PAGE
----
Maersk Commits to New Carbon-Neutral Shipping Fleet

(Credit: Maersk)

Maersk revealed Tuesday that it will add eight large shipping vessels to its fleet capable of running on carbon-neutral methanol. This follows the shipping company’s February announcement that it will have its first carbon neutral vessel on the water by 2023. Back in 2018, Maersk committed to company-wide carbon neutrality by 2050.

Each vessel will cost $175 million, according to Reuters — 10% to 15% more than its conventional counterpart, according to Maersk’s head of fleet technology Ole Graa Jakobsen.

The fleet will be built by Hyundai Heavy Industries with an estimated delivery date of early 2024. Each vessel will have a capacity of approximately 16,000 TEUs and be fitted with a dual engine to accommodate both methanol and low-sulphur fuel oil when the former is unavailable.

Carbon-neutral methanol is produced either with biomass such as crop waste and paper pulp, biogases gathered at landfills and sewage plants, or by sustainably obtaining hydrogen and carbon using methods such as renewably powered electrolysis and carbon capture, respectively and combining them.

According to Maersk’s head of decarbonization Morten Bo Christiansen, carbon-neutral methanol, which is currently in short supply, is more than twice as expensive as conventional fuel. However, Christiansen is optimistic that Maersk, as the world’s largest shipping company, will shape the fuel market with its demand, driving down costs. In the short term, Christiansen is confident that the increased fuel cost will have a negligible effect on the price of its transported goods, suggesting that “the impact on a pair of sneakers is less than five cents.”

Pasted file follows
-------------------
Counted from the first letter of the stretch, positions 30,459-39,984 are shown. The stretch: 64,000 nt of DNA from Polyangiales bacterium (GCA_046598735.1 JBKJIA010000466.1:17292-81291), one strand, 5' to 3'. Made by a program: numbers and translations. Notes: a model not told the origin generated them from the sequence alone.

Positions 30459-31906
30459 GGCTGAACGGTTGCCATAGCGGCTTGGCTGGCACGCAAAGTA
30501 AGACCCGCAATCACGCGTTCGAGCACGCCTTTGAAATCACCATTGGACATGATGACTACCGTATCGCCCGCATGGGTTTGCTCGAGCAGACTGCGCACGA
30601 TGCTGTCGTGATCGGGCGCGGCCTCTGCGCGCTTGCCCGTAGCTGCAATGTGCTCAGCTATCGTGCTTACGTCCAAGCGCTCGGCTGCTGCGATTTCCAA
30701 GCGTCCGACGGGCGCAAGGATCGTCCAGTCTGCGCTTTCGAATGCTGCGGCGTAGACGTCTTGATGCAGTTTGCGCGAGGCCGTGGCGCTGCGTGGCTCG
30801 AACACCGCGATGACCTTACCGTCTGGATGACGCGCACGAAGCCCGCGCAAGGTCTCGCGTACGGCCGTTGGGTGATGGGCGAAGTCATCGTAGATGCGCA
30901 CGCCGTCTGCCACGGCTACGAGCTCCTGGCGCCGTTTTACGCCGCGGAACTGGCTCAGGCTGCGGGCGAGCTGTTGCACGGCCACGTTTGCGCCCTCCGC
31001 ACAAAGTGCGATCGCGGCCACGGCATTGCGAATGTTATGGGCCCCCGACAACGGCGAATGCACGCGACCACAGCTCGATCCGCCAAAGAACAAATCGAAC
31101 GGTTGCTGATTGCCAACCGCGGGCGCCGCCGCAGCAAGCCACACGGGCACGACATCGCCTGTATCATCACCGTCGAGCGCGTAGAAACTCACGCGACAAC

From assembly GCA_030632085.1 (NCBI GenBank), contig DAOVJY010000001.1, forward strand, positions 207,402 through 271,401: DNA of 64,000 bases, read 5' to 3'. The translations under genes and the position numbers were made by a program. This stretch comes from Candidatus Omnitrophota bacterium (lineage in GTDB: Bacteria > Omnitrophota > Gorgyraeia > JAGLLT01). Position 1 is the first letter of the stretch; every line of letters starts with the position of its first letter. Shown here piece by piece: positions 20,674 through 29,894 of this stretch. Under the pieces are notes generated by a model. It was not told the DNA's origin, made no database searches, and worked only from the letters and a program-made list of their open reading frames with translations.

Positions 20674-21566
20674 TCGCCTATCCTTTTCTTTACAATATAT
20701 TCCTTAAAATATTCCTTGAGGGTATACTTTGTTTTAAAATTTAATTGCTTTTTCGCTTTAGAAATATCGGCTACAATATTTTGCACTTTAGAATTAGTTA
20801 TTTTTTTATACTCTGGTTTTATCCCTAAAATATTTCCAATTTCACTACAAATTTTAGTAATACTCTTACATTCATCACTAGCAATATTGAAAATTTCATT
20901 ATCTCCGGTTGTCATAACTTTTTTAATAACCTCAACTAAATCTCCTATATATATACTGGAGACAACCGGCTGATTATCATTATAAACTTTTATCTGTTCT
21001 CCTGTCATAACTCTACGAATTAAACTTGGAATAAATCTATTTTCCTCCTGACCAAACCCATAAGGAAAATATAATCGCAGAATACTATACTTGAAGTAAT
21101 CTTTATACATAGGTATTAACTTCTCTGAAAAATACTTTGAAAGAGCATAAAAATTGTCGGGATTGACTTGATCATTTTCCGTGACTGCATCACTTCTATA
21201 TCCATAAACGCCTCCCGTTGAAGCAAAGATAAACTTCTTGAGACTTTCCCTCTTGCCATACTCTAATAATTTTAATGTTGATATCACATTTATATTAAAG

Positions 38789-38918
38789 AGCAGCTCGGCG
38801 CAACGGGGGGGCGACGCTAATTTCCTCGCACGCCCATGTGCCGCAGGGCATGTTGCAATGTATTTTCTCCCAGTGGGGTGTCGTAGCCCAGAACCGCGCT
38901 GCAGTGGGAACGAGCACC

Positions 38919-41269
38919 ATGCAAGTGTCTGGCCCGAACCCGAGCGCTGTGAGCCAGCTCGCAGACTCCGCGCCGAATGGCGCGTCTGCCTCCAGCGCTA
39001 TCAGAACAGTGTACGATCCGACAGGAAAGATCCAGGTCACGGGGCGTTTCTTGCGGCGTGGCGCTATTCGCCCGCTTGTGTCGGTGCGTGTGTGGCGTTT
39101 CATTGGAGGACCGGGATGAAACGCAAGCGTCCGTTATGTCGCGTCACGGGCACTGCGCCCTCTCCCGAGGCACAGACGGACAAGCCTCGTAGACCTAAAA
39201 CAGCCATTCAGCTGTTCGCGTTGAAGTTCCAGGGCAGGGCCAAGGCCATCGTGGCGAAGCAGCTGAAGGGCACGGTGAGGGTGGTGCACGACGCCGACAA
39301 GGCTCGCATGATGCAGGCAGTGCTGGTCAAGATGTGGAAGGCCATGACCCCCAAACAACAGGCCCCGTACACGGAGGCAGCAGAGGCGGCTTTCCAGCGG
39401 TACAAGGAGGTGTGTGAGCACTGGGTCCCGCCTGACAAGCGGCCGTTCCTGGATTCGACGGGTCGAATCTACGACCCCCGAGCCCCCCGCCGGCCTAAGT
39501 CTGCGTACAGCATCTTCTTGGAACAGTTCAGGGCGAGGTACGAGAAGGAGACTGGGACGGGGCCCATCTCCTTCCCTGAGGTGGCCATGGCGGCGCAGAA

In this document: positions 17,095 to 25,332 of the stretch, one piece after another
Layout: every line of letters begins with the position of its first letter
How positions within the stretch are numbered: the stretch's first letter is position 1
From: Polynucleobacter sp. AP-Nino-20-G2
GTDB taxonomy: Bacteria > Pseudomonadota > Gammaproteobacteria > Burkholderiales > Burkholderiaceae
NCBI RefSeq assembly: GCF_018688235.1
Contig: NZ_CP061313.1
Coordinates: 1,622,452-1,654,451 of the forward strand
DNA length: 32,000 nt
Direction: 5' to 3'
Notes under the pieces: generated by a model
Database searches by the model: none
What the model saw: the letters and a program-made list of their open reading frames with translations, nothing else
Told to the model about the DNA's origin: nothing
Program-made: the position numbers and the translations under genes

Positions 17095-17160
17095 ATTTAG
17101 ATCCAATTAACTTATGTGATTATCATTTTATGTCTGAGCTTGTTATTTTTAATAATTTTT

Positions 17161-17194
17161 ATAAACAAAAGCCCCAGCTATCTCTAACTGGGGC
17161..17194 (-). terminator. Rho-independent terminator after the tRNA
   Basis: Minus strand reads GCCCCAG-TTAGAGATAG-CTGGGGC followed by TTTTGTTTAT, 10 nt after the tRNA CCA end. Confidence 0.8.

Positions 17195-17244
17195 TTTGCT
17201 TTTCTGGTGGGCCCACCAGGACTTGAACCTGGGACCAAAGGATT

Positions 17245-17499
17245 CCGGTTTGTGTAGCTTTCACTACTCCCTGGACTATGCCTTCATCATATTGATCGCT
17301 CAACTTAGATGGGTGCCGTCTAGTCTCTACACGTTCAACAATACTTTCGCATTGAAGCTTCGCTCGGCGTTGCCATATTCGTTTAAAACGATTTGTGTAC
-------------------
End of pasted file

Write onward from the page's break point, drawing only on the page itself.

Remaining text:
While no binding decarbonization regulations have yet been placed on the shipping industry, many of the world’s top corporations — including “more than half of Maersk’s 200 largest customers” — are voluntarily setting zero carbon targets for their supply chains. High-profile clients include Amazon, Disney, H&M Group, HP Inc., Microsoft, Procter and Gamble, and Syngenta.

By contributing writer Austin Tannenbaum

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–> This post appeared first on Environment + Energy Leader.

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